I left Inversnaid, having said cheerio to Helen and Gillian, letting them go ahead at their own pace. I wasn’t feeling the best due to my ridiculous cough but knew the next section would be slow going anyway, so in a sense it would be less taxing on my lungs.

Up, down, over tree roots, down rocks, up, down… you get the point!! It goes on for some time.  I did however appreciate towards the end of this section (I think), the guys playing tunes for us on the path, just before you turn away from the loch… it was a welcome lift! The next section before the next checkpoint again involves a good bit of climb and it seems like forever before you come to the sign telling you Bein Glass Farm is 2 miles away (which also seem very long!). Up and down some more and eventually you catch a glimpse of Beinn Glass Campsite… but it disappears a number of times before you actually see it approaching you as you drop down to ground level. Through some more forest and finally, you come out at the campsite. I was starting to really fade now. I had trained up to 40 miles on this exact route but I think with my rubbish cough/cold/virus my energy levels were not at their best. I was struggling to run now but knew I was well within the cut off so took some time to re fuel and chat a little to Fiona Main who had just saw her mum through the same checkpoint a short time before. I felt good knowing Helen wasn’t too far ahead but had succumbed to being last Westie finisher… (I was in no doubt I would finish!!). Fiona’s kind words and encouragement saw me off after some more Pepsi (my lifesaver!!) and a little food. My legs were starting to give up the ghost now though so it would be a matter of pushing on as best I could. I marched the climbs and tried my best to run at an easy pace (which was all I had left), the downhills and flats. The last section from Inverarnan to Tyndrum was much easier terrain wise and so meant there was less overall effort. I chatted to a few people on this section who likely felt as wiped as I did. It was nice to know I wasn’t alone. I enjoyed the forestry section and despite my legs now failing me, I knew all I had to do was get to the road before the cut off. Luckily, throughout the day there had only been a few drops of rain that had come to nothing… I was relieved, given that I had given away my only waterproof!! There was no question I was going to get there now. At long last, having let a couple of people go ahead after a brief chat, I heard the road. The marshall crossed us over and I knew that all I had to do was march home. It was all I had left in me. I had somehow managed to overtake a couple of people however on the last descent to the road… and I never saw them again until after the finish, despite coughing like a maniac the whole way! I must have kept just enough in the tank. A call from Niall lifted my spirits and no sooner had I spoke to him but within the last mile I saw him come to meet me!!! He told me that I had less than a mile to go and that within 400 metres I would hear the piper! As the piper played I tried my damdest to break into a jog for those last few metres. I had finished!!!!! And well within the cut off too!! To be honest the rest is a bit of a blur… all I know is the soup was delicious and not only did it warm me up, but it gave me the first non sweet taste I had had all day.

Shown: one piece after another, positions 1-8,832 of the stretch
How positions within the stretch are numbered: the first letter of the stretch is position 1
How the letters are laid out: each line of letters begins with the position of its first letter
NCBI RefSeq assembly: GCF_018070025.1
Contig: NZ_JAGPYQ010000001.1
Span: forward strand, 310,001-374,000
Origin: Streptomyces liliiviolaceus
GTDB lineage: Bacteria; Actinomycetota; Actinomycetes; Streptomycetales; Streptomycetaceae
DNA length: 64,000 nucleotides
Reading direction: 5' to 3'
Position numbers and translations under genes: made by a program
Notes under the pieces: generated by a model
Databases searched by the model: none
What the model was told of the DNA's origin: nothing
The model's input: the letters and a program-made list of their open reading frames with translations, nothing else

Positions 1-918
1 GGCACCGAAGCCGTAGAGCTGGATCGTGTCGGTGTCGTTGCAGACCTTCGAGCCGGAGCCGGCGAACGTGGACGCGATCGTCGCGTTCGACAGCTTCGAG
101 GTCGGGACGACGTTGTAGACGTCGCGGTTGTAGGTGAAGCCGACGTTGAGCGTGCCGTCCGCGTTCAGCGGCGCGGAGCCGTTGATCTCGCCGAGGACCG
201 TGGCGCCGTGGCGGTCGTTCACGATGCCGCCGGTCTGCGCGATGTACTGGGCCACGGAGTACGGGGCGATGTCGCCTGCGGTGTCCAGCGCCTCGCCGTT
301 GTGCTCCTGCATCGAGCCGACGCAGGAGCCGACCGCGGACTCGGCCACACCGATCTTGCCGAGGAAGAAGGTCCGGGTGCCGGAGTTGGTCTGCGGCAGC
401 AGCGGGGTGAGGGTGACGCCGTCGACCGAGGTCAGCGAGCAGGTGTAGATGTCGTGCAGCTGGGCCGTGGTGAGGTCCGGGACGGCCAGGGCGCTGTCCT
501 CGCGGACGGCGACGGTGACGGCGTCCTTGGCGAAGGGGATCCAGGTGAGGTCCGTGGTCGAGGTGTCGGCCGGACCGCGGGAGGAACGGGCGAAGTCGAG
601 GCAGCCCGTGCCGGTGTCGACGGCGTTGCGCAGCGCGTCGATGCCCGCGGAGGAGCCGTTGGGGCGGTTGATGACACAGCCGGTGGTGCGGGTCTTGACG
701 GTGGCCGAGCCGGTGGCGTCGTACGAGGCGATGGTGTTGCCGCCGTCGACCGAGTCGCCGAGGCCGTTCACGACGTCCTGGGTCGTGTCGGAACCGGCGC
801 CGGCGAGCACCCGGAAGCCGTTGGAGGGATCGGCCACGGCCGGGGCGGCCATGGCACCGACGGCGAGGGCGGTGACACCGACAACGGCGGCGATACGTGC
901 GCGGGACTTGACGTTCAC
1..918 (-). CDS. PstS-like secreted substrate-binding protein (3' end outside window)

The marshalls made sure I was ok, had water and I sat down with the fear that I wouldn’t get back up!! Clyde also had a great day from my Camelbak pocket, and he for sure will be back!! We didn’t hang around too long, as I was so exhausted I just wanted to get home asap, and I’m pretty sure Niall (who sadly had to do the driving!) and the other Westies we were driving home did too. A few pleasantries later, we were on our way home after what was a trying, exhausting but glorious day. The last section had taken me longer than I had wanted, after being only a few minutes behind schedule at Inverarnan, but by that point I had abandoned all aims other than to get across that line before the cut off, and you know what? I’m happy with that given how I was feeling on the day. I still finished over an hour within that cut off, and on a less than perfect day, that is better than I could have asked for. It also gives me a time to beat!!

It is a day I will never forget, and know for sure I will be back, hopefully next year, and hopefully bug free. I slept only for about 6-7 hours that night but the next night I slept in total for about 14 hours, which is almost unheard of for me. My recovery was fairly swift and I am back training for the next things on the list.. mainly a middle distance triathlon in August.

 

The Fling for all it’s toughness, seems easy compared to this. If I don’t drown during the swim though, there is hope I will finish!!! Bring it on!!!!!